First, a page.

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Quit Like A Woman: Learn How Alcohol and Sobriety Relate to Feminism

“Quit Like A Woman: The Radical Choice to Not Drink in a Culture Obsessed with Alcohol” by Holly Whitaker hit bookstands in late 2019. Yet it’s making serious headlines in 2021, as everyone’s favorite personality, Chrissy Teigen, recently revealed the book helped her become sober. Teigen’s endorsement threw “Quit Like A Woman” into the mainstream spotlight. After eyeing the book for the past year, wondering if it’s simply for alcoholics or for people interested in understanding our toxic culture, I bought it. And after reading it, I think it’s safe to say it’s for both.

I’m not sober, and I never considered being sober unless I became an alcoholic. Then I read “Quit Like A Woman.” As someone who tries to live a healthy and conscious life, my social drinking has never entirely added up — it feels a bit hypocritical. We all know alcohol isn’t good for you, but everyone does it; it’s part of life and drinking is honestly fun. These are the exact thoughts Whitaker addresses throughout her book. Part memoir, part self-help, “Quit Like a Woman” takes you on an emotional journey. In the end, it leaves you with knowledge you simply can’t dismiss. I don’t know if I’ll ever look at alcohol the same way.

While Whitaker’s story is one of trauma and struggle, it’s also one of self-awareness and transformation. Her meticulous research into the alcohol industry and its genius marketing tactics is what allows any reader, alcoholic or not, to begin to question and re-evaluate our society’s acceptance of and dependence on alcohol. Whitaker also draws a powerful connection between feminism and alcohol consumption.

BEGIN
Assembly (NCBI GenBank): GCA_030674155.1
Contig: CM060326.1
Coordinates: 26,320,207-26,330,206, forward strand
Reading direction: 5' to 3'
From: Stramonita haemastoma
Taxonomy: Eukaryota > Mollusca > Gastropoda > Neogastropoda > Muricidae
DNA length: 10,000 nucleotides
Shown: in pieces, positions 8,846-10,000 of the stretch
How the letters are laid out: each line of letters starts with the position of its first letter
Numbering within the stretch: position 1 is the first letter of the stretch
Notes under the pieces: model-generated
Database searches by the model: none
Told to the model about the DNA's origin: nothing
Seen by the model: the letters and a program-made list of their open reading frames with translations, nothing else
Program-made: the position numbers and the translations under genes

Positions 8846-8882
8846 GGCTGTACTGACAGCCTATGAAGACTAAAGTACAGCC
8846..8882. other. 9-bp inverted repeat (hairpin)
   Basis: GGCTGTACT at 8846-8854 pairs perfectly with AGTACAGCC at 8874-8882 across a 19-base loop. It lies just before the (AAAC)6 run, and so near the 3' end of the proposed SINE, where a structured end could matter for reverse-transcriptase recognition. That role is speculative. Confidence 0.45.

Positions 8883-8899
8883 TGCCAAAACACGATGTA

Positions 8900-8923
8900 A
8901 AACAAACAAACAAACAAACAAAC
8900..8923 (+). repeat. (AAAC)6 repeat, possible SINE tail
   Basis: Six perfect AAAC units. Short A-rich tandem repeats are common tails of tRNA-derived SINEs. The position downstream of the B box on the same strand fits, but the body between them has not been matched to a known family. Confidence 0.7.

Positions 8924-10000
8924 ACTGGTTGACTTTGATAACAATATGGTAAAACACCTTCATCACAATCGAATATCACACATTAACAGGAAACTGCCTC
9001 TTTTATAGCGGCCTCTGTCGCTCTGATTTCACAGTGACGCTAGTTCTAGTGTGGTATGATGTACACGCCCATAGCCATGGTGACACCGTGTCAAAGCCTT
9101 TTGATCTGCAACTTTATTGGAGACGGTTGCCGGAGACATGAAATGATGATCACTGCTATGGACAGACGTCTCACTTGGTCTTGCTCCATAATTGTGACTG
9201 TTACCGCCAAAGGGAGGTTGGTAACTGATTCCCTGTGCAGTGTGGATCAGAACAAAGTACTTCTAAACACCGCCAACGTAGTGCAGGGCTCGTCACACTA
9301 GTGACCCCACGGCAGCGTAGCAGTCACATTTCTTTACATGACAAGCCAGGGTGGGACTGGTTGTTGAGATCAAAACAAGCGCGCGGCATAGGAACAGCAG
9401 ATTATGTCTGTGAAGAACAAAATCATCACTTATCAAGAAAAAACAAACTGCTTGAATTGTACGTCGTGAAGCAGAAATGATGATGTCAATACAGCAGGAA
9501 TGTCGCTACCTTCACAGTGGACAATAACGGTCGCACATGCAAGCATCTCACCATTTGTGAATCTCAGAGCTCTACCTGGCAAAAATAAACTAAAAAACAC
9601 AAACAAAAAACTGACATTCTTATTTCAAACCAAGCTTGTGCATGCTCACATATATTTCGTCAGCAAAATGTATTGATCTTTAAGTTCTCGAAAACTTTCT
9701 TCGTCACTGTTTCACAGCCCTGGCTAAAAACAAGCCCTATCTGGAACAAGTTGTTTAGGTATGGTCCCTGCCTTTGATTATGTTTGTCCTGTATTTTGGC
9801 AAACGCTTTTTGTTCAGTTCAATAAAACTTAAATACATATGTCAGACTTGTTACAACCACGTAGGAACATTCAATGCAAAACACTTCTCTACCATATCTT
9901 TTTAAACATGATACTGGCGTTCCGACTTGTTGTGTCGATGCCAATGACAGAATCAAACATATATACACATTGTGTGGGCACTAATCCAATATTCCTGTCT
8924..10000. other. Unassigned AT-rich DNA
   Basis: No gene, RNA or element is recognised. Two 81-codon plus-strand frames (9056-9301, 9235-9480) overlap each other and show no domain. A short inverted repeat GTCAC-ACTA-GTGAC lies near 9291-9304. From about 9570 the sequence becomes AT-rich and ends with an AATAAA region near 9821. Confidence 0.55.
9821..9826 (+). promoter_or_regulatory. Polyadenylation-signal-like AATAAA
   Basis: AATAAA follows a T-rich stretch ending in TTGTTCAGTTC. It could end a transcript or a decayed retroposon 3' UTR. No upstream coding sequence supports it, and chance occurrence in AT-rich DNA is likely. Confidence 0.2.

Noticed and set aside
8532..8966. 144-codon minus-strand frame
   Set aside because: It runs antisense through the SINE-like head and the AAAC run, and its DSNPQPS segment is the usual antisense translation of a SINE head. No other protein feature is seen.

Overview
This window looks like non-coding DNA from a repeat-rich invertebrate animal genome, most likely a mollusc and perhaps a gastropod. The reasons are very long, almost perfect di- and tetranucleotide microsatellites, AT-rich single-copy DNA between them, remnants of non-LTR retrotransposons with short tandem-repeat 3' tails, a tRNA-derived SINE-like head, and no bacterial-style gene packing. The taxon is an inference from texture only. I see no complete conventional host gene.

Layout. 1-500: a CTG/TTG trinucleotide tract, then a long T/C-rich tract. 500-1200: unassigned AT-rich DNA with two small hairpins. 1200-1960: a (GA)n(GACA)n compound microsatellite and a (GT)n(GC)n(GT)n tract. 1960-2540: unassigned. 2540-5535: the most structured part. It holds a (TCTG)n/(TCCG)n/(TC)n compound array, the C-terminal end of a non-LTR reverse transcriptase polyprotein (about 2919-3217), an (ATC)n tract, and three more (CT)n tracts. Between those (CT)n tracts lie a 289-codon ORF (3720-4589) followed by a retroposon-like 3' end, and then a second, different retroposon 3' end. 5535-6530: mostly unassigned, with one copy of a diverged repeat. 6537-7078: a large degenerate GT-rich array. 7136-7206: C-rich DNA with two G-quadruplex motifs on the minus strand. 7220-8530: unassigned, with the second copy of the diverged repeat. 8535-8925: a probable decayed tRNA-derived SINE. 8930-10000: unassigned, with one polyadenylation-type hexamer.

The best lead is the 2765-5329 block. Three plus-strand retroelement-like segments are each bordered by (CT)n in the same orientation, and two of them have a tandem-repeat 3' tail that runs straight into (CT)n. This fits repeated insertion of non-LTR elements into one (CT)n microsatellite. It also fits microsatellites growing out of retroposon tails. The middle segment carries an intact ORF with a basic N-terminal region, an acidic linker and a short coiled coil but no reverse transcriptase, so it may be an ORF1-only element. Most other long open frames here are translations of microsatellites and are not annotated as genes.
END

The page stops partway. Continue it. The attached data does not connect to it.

Women have quickly become one of the largest demographics of alcohol consumers in the last decade. The alcohol industry has catered to and supported this trend. There are now feminine and cute versions of every type of alcoholic beverage, along with t-shirts stating “Rosé All Day.” Alcohol is marketed as the solution for moms everywhere and the boss-lady staple, much like how cigarettes were strategically marketed to the women’s suffrage movement. It’s now cool, tough, and empowering to drink as much as, if not more than, the boys do.

During the pandemic, there has been a 54% increase in alcohol sales, with women documented as most likely using alcohol to cope. Women have also increased their heavy drinking by 41%. Alcohol is known to worsen moods and mental health disorders, and women make up a large majority of this demographic. On the other end, Whitaker’s recovery platform has seen a 400% increase in members. She thinks it will only increase as the pandemic ends.

While women may be the new at-risk group for alcohol consumption, our society’s main treatment modality, Alcoholics Anonymous (AA), may not be so helpful. Whitaker goes into the history of AA; it was founded by white men, for exclusively white men. AA didn’t allow women into its chapters until years after its creation and it told women that they were responsible for their husbands’ sobriety. Whitaker also reveals that “The Book” has not been updated in any way since its original creation in 1935.